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Authentic Identity

March 10, 2018

 

'Being authentic' often feels like a term synonymous with 'being individualistic'. However, when I use the term I'm not interested in individualism. When I say Authentic Identity I'm getting at the drive that lies beneath the actions that set one apart from a crowd. What causes someone to organically become an individual rather than becoming an individual simply to stand out and feel noticed.

 

When being an individual is isolated from finding your Authentic Identity, it’s a much more aggressive concept. You must stand out from the crowd; you must be different: better, faster, stronger, smarter than the rest. You must fight to make yourself noticed. It carries the stress of being original and unique. 

 

Just standing out from the crowd for it's own sake quickly becomes an absurd notion. This is showcased so well by nearly all of the marketing we see. Companies try to stand out from the competition in any way possible, even if only through better advertising (images, slogans, promises, etc.). A few years ago I was in a Home Depot and I heard an advertisement for paint come over the loud speaker, "Try our new Ultra-Premium-Platinum-Plus interior paint." That many qualifiers and adjectives describing a simple paint just seemed asinine. That is what tends to happen when you try to be an individual with out first knowing your Authentic Identity. You just end up with a bag full of superfluous terms and practices but no deep inner fortitude.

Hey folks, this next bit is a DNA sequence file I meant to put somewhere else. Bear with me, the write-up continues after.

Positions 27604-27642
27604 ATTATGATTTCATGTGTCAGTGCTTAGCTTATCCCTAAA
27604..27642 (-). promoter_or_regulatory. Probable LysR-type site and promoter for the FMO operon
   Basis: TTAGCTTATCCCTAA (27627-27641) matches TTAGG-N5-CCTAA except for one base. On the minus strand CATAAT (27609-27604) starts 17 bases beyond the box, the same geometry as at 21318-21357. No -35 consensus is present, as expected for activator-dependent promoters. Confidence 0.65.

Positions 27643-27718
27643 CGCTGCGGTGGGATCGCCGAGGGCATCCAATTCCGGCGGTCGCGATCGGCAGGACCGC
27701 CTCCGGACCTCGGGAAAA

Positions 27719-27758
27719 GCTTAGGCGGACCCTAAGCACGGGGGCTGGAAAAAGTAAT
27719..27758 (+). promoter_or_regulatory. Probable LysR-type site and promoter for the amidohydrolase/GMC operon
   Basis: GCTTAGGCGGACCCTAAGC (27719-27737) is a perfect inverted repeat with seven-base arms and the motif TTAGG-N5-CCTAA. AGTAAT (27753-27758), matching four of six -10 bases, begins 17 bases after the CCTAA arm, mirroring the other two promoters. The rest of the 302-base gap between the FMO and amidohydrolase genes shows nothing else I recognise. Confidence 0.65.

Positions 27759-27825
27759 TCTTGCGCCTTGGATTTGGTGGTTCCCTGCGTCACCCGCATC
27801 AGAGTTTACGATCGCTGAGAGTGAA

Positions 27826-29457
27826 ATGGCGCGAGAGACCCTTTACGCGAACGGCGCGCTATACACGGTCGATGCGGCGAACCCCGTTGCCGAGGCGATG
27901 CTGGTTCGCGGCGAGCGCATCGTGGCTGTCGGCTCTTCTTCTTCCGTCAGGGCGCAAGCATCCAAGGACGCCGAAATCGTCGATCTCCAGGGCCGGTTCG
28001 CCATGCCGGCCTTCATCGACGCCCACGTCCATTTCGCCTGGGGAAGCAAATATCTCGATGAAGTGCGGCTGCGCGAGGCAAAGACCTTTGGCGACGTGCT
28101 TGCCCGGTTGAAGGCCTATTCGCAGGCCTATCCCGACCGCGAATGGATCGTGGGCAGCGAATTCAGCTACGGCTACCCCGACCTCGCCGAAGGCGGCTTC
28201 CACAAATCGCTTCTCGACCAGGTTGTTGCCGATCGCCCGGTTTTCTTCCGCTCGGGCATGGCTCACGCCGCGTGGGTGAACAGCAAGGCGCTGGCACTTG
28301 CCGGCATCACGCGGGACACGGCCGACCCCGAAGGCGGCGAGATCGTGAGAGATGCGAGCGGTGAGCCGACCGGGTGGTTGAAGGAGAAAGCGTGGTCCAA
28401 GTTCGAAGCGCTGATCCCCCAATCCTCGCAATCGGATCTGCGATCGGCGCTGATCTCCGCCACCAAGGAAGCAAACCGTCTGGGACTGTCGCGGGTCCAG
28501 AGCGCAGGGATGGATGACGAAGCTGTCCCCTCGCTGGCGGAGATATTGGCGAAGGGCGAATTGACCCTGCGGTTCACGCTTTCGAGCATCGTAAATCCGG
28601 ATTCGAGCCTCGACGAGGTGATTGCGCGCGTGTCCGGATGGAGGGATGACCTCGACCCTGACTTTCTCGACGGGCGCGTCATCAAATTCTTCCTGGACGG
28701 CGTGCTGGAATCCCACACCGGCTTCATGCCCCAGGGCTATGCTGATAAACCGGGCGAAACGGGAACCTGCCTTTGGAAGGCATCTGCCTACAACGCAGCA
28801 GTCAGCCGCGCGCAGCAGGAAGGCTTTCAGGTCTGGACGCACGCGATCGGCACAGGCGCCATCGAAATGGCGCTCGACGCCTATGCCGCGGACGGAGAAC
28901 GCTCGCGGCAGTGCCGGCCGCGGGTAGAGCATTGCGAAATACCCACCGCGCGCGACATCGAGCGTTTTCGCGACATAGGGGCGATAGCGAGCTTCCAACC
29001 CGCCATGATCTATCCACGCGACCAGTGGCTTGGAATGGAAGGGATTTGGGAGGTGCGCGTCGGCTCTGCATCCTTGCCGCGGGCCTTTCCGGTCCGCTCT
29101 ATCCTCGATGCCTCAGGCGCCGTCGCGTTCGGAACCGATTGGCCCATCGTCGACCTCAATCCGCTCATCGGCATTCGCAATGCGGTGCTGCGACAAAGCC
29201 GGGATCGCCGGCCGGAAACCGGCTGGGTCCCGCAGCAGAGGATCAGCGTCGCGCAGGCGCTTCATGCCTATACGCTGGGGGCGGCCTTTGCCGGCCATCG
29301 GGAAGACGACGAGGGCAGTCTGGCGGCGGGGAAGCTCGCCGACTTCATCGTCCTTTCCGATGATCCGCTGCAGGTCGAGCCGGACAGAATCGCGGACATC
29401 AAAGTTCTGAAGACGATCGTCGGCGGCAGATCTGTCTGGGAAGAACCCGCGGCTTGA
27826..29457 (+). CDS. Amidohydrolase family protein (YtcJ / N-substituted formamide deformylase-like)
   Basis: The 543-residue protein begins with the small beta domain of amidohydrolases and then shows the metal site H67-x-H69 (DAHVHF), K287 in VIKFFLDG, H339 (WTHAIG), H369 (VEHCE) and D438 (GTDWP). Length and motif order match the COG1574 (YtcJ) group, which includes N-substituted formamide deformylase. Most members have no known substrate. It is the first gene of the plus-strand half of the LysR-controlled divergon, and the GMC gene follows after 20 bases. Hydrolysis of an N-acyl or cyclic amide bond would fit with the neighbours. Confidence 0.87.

Being an individual can look like: a stress to dress better or more uniquely than others, or striving to appear smarter or use more sophisticated language than others. Even having larger or more valuable possessions is often individualism masquerading as comfort. "Be authentic to yourself," is typically no more than an encouragement to manufacture an image, broadcast it to the world, and defend it when necessary. 

 

On a more personal level, I really enjoy talking about philosophy, theology, and religion. At times I find myself in conversation with highly educated individuals who are light years ahead of me in these subjects; having more language and historical knowledge to discuss ideas I’ve just begun to ponder. Even if they're not arrogant in the way they handle their knowledge it can be an uncomfortable and humbling experience. I can even become defensive in these conversations in an attempt to hold on to my individualistic identity in this realm: wanting to be the smartest or most enlightened person in the conversation. When I do regress to protecting my individualistic identity I will try to steer these types of conversation back to a point where I feel I have the higher ground in order to set myself up to monologue for a while and stroke my ego. This only serves to reinforce the manufactured image I've created of myself. Or worse yet, I may try to slyly ask questions that make it appear as if I'm interested and want to know more, but covertly I'm trying to lead my conversation partner into a pitfall of the inadequacy of their own thinking, at which point I can once again consider myself the expert, taking back the high ground where I thought I stood before the conversation. Functioning in this individualistic identity accomplishes nothing it simply assuages feelings of inadequacy and serves to return things to a place of personal comfort, which is no closer to my Authentic Identity.